|Fate||Reformed as Wright Aeronautical in 1919|
|Footnotes / references|
Wright-Martin Aircraft Corporation was a short-lived aircraft manufacturing business venture between the Wright Company (after Orville Wright sold the Wright Company and divested himself from it) and Glenn L. Martin.
Company officials merged their respective organizations, the Wright Company and the Glenn L. Martin Company, in 1916.
The company continued and escalated the Wright brothers patent war with other aircraft manufacturers, until its resolution—under duress from the government, in 1917, at the start of U.S. involvement in World War I—by the cross-licensing agreement developed and managed through the Manufacturers Aircraft Association.
A license-built version of the Hispano-Suiza 8 was manufactured by the company under the engineering leadership of Henry M. Crane. It was used by Vought VE-7, VE-8, Boeing NB-2, and Loening M-8.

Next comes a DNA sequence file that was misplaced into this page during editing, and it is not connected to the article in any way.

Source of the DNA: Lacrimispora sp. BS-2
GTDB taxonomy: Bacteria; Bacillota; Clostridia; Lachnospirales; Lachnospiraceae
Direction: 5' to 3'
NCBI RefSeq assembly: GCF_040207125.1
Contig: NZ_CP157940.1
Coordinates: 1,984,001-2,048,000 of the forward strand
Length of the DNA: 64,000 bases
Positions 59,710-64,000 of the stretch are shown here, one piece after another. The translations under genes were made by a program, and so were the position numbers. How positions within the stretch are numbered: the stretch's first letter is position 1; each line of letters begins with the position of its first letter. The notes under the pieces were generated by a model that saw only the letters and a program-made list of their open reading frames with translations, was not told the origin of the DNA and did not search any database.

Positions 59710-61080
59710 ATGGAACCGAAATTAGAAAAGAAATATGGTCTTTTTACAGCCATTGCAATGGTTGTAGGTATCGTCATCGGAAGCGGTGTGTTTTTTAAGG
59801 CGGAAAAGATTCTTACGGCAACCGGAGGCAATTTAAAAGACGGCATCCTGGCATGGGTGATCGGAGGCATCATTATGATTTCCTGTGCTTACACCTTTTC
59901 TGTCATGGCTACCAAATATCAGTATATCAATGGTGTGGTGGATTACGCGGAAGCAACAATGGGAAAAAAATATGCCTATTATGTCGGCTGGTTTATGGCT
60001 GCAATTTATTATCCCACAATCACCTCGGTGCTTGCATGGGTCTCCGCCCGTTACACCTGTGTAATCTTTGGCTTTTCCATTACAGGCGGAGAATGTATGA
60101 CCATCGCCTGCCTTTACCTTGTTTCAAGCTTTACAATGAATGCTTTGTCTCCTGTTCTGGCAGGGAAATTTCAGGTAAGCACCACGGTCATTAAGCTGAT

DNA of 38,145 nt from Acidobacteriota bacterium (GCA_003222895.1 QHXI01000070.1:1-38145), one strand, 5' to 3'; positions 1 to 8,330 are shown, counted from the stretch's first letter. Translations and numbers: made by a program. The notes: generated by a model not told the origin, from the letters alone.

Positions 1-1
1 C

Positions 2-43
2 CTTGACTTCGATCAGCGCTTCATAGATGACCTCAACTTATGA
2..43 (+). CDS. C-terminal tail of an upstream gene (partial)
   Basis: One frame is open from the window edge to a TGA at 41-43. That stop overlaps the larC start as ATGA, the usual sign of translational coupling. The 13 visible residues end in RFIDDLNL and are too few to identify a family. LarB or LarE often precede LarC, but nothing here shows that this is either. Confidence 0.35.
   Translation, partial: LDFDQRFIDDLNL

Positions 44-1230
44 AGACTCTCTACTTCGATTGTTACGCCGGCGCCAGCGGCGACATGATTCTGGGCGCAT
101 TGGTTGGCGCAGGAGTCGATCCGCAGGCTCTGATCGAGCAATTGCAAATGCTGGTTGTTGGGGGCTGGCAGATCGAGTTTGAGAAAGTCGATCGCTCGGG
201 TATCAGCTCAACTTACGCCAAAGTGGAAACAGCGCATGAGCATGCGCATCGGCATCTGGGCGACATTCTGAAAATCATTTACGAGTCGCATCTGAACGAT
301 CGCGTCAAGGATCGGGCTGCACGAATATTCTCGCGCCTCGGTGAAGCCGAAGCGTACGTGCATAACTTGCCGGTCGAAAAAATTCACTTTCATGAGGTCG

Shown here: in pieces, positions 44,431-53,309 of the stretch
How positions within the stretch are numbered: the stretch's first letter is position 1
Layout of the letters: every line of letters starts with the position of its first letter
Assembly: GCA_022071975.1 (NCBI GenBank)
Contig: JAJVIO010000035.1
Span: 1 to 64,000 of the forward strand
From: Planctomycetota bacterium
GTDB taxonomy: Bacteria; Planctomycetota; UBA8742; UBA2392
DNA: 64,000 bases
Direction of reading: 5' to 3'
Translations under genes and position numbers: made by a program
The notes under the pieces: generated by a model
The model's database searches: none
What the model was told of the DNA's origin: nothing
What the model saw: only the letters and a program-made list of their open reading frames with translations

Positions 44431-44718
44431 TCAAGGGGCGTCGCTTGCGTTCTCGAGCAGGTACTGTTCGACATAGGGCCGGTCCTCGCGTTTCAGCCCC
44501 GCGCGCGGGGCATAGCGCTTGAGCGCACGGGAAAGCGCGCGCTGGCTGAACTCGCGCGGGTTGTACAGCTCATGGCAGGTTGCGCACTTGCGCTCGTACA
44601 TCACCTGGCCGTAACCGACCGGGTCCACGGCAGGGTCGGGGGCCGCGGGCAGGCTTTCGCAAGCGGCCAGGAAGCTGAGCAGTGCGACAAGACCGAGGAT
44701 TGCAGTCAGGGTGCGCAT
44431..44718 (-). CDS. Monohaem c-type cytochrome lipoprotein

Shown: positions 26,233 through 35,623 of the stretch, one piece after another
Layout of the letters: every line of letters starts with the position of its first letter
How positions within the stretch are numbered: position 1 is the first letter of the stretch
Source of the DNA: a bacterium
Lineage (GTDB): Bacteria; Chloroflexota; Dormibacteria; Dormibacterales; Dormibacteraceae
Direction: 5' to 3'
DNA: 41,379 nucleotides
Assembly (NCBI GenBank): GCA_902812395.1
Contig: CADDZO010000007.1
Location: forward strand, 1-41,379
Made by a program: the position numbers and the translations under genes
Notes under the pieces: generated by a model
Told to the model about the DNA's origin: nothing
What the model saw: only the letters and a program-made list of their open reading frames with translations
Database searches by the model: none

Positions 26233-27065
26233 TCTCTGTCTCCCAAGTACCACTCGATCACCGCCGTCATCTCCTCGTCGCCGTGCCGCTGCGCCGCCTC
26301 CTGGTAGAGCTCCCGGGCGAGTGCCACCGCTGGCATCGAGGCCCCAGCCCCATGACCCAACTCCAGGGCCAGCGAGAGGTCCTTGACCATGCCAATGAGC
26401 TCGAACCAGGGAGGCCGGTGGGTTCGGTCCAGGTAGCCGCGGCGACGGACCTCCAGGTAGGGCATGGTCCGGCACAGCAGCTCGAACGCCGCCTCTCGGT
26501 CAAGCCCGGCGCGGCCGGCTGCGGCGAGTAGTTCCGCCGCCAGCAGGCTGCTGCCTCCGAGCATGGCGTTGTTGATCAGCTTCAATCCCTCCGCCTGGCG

By 1918, the company had a factory in Long Island City.
Martin soon resigned, dissolving the Wright-Martin joint enterprise within a year. The company was renamed Wright Aeronautical in 1919, and shifted from manufacturing aircraft to manufacturing aircraft engines, developing the pivotal Wright Whirlwind engines which changed aviation dramatically.
Glenn Martin continued development of his Glenn L. Martin Company, which remained a major aircraft manufacturer until the 1950s and early 1960s when it also began developing rockets, missiles, and spacecraft. In 1961 the company merged with the American-Marietta Corporation to become industrial conglomerate (and continued aerospace manufacturer) Martin-Marietta which, in 1995, merged with Lockheed to become today's Lockheed-Martin, one of the United States' three remaining major large aircraft manufacturers (along with Boeing and Northrop-Grumman).
|Model name||First flight||Number built||Type|
|Wright-Martin Model R||14||Single engine biplane reconnaissance airplane|
|Wright-Martin Model V||1||Single engine biplane reconnaissance airplane|